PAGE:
Various speakers during Martyrs’ Day Commemoration in Nkhata Bay on Saturday, took turns accusing government of not only failing to fund the event, but also to facilitate compensation of the bereaved families.
Reverend Jailos Kamisa, who was the master of ceremony, Traditional Authority Timbiri, Nkhata Bay Central legislator Ralph Mhone and James Thawe, who represented the bereaved families had a message of hopelessness, with many questions directed at government.
Kamisa asked Finance Minister Goodall Gondwe, who represented President Peter Mutharika at the function, to consider incorporating the event in the National Budget.
He said government should ensure that the event is respected and taken as a national issue.
T/A Timbiri wondered why most letters requesting government for funding are not considered.
He said: “As a people of Nkhata Bay, we shed tears when we remember this day. It is not an ordinary day to us. But when we write letters, sometimes requesting for help, please, tell the President that these people want some action.”
It was Mhone who first hit government hard, by asking Capital Hill the wrongs that people of Nkhata Bay have done so as not to have their people compensated.
He said people of Nkhata Bay started asking for compensation in 2005, but nothing has happened to date.
He then took to task Attorney General (AG) Charles Mhango, who was also present.
“I want to ask what we do wrong as people of Nkhata Bay, because since those people died in 1959, we haven’t been compensated, what wrong have we done?
“Those people who suffered during the one-party State have been compensated and, as AG, you know that the people whose relatives were killed during the July 20 2011 were compensated, so we ask you: ‘What wrong have we done that we should not be compensated’?”
Mhone, who was cheered throughout his speech, said he had asked government in 2015 to speak to the British Government on the matter, but there is nothing yet.
“So long as we have not been compensated, the case on the massacre will remain, so if you fail, give us those papers and we open a case so that these people are compensated,” he said amid cheers.
Thawe, who represented members of the bereaved families, wondered why they were not meeting the President, after making so many requests in the past.
He accused political leaders of lacking honesty on the matter, telling them that without the martyrs that died in 1959, they could not have been holding positions today.
“I am happy that the AG—someone who knows the law is here. Why are you failing to prosecute the Britons? Our people did not carry any weapon, but they were butchered!” said Thawe.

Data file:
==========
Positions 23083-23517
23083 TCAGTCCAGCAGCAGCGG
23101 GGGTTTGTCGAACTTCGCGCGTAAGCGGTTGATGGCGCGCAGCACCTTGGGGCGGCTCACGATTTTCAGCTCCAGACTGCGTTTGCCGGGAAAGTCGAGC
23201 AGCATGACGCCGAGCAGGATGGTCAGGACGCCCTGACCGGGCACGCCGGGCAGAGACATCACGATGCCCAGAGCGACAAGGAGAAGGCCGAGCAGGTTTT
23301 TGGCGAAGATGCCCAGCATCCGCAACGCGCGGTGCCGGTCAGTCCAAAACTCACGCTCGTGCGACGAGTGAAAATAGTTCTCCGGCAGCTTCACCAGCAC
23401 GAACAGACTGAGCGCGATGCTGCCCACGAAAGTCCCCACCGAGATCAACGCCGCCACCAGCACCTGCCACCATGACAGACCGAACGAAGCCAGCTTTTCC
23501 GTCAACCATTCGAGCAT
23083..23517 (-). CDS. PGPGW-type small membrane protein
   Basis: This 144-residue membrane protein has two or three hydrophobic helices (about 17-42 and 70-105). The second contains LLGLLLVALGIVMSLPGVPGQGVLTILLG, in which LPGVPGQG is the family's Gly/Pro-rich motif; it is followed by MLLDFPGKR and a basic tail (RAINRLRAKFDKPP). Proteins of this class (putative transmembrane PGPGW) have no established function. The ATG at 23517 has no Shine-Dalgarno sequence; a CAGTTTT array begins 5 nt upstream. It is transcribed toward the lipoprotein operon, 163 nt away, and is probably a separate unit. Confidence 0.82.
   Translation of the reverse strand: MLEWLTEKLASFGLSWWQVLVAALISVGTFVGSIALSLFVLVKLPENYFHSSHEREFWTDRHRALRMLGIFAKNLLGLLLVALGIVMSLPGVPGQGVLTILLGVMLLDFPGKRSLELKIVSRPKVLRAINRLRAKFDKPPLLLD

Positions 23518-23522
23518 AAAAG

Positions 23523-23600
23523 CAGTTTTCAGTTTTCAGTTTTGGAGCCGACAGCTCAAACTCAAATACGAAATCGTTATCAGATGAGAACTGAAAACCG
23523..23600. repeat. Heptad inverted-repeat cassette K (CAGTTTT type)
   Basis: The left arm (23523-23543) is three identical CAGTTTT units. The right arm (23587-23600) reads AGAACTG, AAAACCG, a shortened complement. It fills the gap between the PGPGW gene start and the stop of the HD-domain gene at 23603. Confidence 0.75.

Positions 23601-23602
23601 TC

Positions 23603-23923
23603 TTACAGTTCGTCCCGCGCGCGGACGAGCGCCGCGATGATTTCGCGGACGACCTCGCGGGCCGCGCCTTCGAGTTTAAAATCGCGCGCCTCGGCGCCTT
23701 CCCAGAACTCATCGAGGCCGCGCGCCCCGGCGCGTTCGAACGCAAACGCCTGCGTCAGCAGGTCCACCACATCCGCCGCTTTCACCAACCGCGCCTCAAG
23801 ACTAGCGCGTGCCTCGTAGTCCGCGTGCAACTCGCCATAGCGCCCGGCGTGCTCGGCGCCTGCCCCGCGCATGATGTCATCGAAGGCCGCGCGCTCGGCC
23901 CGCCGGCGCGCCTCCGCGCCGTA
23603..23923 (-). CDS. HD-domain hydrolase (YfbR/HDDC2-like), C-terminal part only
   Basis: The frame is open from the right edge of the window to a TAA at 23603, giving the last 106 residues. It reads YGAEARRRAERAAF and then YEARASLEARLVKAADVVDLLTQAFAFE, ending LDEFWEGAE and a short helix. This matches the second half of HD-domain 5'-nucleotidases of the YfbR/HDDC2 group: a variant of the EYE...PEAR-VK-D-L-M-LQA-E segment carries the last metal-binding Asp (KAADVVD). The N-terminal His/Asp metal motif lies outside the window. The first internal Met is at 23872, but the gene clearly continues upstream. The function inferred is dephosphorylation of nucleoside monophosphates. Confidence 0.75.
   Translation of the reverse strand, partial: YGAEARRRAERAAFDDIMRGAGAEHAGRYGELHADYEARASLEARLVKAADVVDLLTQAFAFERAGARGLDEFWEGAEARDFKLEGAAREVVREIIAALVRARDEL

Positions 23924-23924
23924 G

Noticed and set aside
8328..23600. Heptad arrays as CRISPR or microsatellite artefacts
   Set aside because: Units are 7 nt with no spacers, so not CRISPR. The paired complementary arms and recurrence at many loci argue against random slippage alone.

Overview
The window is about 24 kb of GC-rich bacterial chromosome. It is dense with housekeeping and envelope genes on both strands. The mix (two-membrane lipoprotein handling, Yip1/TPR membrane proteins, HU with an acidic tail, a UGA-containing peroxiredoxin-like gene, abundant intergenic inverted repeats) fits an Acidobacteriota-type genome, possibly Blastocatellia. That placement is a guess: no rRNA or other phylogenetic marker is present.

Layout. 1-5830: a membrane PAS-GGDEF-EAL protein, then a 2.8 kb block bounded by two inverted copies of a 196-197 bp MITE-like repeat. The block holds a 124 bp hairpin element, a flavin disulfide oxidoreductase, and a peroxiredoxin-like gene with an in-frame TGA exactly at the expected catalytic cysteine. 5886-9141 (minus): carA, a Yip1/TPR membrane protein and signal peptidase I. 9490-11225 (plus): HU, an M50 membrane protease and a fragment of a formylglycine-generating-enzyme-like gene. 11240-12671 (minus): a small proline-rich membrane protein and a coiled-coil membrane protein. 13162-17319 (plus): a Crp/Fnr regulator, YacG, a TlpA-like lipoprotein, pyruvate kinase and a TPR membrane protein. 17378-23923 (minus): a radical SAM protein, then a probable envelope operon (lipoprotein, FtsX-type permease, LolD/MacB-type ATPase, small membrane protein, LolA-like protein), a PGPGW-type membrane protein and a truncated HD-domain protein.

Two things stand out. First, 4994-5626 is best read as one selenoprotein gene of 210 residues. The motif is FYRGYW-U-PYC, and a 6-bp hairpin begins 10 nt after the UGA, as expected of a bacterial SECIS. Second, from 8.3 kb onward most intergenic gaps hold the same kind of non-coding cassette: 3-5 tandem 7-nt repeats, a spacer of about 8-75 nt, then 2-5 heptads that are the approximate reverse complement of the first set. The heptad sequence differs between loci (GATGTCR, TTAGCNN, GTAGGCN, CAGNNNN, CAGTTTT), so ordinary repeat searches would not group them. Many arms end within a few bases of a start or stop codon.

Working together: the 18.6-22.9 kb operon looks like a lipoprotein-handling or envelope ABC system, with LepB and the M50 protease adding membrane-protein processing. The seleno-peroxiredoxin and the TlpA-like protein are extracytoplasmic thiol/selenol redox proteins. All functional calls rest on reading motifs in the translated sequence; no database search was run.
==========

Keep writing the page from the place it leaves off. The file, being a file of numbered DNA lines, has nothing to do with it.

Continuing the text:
Thawe, who kept on mentioning the AG in his speech, said they were ready to meet thePresident to present their grievances.
Taking her turn, Minister of Culture, Civic Education and Community Development Grace Chiumia advised the bereaved families not to only wait for the day to bring out issues.
She said: “Let us stop pointing fingers at each other, if we continue doing that, it will not help. In all problems, let us sit down and discuss. If there are problems, don’t wait for an event like this to speak them out. So, if you have any problems, let us sit down and talk.”
On his part, Gondwe said while government would consider the requests it would have been more meaningful, and with a better impact had the compensation been done immediately after 1959.
While appreciating Gondwe’s sentiments, leader of opposition Lazarus Chakwera said it was time to make the right decision.
Meanwhile, AG Mhango has said the issue requires joint efforts by all sectors of society.
“This should be a collective effort. It involves a period that passed long time ago. It touches on issues of international relations with Britain, so we need to approach them diplomatically,” he said.
The event started with a tour of the memorial pillar, followed by laying of wreaths and ended with prayers and speeches at Chirundu Point ground.
Due to the growing in strength of the Nyasaland African Congress (NAC), colonial masters declared a State of Emergency on on March 3 1959 and at least 200 NAC leaders were detained.
In Nkhata Bay, NAC leaders were arrested and put in a marine vessel Mpasa, ready to be taken to Mangochi, and eventually to prisons such as Kanjedza, Chichiri and Gweru.
When their relatives heard about the arrests, they mobilised themselves and marched to Nkhata Bay Jetty, to demand their release. However, colonial forces opened fire, killing 31 protesters on the spot.